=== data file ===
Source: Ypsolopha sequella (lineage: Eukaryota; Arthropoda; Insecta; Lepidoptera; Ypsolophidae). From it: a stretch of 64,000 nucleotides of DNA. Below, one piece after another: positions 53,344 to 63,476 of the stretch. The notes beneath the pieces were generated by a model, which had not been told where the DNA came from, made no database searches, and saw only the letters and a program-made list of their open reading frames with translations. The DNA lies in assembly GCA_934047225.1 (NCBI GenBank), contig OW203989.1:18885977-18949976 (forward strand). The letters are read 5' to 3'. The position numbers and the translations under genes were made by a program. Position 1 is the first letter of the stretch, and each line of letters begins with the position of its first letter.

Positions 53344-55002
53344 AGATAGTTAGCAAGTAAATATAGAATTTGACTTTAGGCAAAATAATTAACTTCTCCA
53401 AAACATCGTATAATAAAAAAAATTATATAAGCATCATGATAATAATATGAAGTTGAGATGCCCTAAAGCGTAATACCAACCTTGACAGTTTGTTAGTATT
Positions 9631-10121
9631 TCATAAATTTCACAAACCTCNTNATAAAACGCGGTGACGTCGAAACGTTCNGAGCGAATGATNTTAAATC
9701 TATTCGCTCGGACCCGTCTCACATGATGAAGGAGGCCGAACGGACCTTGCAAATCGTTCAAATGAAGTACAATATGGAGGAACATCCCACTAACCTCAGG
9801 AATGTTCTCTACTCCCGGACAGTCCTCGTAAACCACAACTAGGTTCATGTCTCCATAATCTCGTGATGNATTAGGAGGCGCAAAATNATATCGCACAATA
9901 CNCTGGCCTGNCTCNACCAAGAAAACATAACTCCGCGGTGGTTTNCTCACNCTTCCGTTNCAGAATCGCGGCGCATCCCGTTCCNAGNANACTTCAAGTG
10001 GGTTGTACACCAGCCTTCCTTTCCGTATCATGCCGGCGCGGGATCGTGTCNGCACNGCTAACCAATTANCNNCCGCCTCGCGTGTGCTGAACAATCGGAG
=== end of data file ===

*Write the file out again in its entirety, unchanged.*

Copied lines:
Source: Ypsolopha sequella (lineage: Eukaryota; Arthropoda; Insecta; Lepidoptera; Ypsolophidae). From it: a stretch of 64,000 nucleotides of DNA. Below, one piece after another: positions 53,344 to 63,476 of the stretch. The notes beneath the pieces were generated by a model, which had not been told where the DNA came from, made no database searches, and saw only the letters and a program-made list of their open reading frames with translations. The DNA lies in assembly GCA_934047225.1 (NCBI GenBank), contig OW203989.1:18885977-18949976 (forward strand). The letters are read 5' to 3'. The position numbers and the translations under genes were made by a program. Position 1 is the first letter of the stretch, and each line of letters begins with the position of its first letter.

Positions 53344-55002
53344 AGATAGTTAGCAAGTAAATATAGAATTTGACTTTAGGCAAAATAATTAACTTCTCCA
53401 AAACATCGTATAATAAAAAAAATTATATAAGCATCATGATAATAATATGAAGTTGAGATGCCCTAAAGCGTAATACCAACCTTGACAGTTTGTTAGTATT
Positions 9631-10121
9631 TCATAAATTTCACAAACCTCNTNATAAAACGCGGTGACGTCGAAACGTTCNGAGCGAATGATNTTAAATC
9701 TATTCGCTCGGACCCGTCTCACATGATGAAGGAGGCCGAACGGACCTTGCAAATCGTTCAAATGAAGTACAATATGGAGGAACATCCCACTAACCTCAGG
9801 AATGTTCTCTACTCCCGGACAGTCCTCGTAAACCACAACTAGGTTCATGTCTCCATAATCTCGTGATGNATTAGGAGGCGCAAAATNATATCGCACAATA
9901 CNCTGGCCTGNCTCNACCAAGAAAACATAACTCCGCGGTGGTTTNCTCACNCTTCCGTTNCAGAATCGCGGCGCATCCCGTTCCNAGNANACTTCAAGTG
10001 GGTTGTACACCAGCCTTCCTTTCCGTATCATGCCGGCGCGGGATCGTGTCNGCACNGCTAACCAATTANCNNCCGCCTCGCGTGTGCTGAACAATCGGAG